Larry G. Kinley
Published February 17, 2018
MESA, ARIZONA – The National Center for American Indian Enterprise Development (The National Center) sends its deepest condolences to Lummi Nation and the entire Kinley family after the death of long-serving National Center Board Member Larry G. Kinley. Kinley lost his battle with lung cancer on February 13th. A member of the Board since 1988, Kinley worked tirelessly to promote the values and goals of The National Center, the Lummi Nation, and all of Indian Country.
“In his 30-year tenure with The National Center, Larry brought wisdom and vision to our Board of Directors, and helped bring our organization into the 21st Century,” National Center Board Chairman Derrick Watchman said. “He was a leader not only through his work at the National Center but also with the Lummi people and throughout Washington state. He will be missed by all who worked with him and had the honor of knowing him.”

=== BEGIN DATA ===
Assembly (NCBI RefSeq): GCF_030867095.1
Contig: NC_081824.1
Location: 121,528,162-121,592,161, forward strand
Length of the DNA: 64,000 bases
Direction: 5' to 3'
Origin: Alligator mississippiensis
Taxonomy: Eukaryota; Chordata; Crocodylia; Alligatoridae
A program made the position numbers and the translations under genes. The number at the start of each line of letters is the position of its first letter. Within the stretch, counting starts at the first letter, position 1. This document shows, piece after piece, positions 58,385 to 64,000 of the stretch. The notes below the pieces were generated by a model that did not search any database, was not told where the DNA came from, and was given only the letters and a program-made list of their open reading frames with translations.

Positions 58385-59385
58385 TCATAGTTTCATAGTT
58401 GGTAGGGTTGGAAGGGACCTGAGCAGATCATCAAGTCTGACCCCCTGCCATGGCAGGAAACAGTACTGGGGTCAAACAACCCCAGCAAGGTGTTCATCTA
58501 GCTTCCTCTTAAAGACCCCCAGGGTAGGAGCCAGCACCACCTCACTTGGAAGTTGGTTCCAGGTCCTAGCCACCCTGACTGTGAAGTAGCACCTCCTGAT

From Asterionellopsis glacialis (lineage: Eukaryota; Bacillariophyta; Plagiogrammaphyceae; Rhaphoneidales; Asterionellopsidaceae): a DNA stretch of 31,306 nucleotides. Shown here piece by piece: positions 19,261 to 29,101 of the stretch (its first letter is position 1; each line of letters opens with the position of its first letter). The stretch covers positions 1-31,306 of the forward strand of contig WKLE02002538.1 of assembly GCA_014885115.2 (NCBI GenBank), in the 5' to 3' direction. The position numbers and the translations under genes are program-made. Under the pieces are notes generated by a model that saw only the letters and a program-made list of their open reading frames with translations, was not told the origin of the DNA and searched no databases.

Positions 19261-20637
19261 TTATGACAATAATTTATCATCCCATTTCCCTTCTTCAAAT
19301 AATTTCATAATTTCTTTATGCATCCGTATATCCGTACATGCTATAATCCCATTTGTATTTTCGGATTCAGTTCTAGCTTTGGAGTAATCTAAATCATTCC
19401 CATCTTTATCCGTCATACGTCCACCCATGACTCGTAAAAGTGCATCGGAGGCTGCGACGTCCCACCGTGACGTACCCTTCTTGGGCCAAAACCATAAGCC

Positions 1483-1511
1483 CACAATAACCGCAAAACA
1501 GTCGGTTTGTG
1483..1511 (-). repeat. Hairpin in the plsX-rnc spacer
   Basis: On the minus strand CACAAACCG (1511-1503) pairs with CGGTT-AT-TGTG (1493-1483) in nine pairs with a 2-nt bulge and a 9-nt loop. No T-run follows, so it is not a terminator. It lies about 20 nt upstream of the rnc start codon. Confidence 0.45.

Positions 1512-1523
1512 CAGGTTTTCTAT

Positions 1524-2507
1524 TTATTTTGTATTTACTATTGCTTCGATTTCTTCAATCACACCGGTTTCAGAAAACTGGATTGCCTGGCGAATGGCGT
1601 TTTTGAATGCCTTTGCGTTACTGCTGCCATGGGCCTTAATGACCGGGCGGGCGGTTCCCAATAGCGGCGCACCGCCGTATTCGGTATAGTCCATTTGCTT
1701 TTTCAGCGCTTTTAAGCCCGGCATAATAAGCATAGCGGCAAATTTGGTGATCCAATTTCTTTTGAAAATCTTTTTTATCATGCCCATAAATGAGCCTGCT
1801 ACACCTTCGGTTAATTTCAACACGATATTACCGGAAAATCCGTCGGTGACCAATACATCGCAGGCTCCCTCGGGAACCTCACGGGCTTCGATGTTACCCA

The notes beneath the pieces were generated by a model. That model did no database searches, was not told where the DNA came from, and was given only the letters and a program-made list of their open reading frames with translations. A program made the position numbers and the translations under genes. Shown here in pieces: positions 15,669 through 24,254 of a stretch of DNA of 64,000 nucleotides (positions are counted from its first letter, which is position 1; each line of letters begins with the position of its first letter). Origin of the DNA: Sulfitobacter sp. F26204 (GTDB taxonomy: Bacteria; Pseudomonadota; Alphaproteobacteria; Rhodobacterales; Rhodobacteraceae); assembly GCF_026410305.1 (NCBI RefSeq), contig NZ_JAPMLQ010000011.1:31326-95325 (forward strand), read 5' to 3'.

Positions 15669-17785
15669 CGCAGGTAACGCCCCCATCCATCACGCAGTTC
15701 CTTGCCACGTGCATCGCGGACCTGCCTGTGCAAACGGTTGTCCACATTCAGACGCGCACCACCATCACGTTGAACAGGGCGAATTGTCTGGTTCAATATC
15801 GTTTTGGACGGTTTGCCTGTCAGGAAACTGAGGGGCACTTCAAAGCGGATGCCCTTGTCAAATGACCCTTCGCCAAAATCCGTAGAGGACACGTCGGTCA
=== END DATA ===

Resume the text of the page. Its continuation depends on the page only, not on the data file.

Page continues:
Larry began his life of service in the United States Army. After his service, he joined the Lummi Indian Business Council, where he served as Chairman from 1974-1975 and 1981-1989. He was instrumental in not only advancing the largest tribal fishing fleet, but also in expanding the Northwest Indian College (NWIC), the Lummi School District, Fisherman’s Cove, the Silver Reef Hotel Casino & Spa, the new Tribal Government administration building, several mini-marts, and a processing plant. Larry was instrumental in developing the Centennial Accord, which provided a bridge between the tribes and brought Tribal Leaders to the table with the Governor of Washington State and their agencies.
“Larry’s dedication to bringing economic opportunity to the Lummi Nation was unsurpassed,” National Center President and CEO Chris James said. “He brought that same passion to his work at the National Center, and many tribes and Native entrepreneurs benefited from his expertise. Although he may be gone now, I know the National Center will carry Larry’s legacy through our mission of providing economic opportunity to Indian Country.”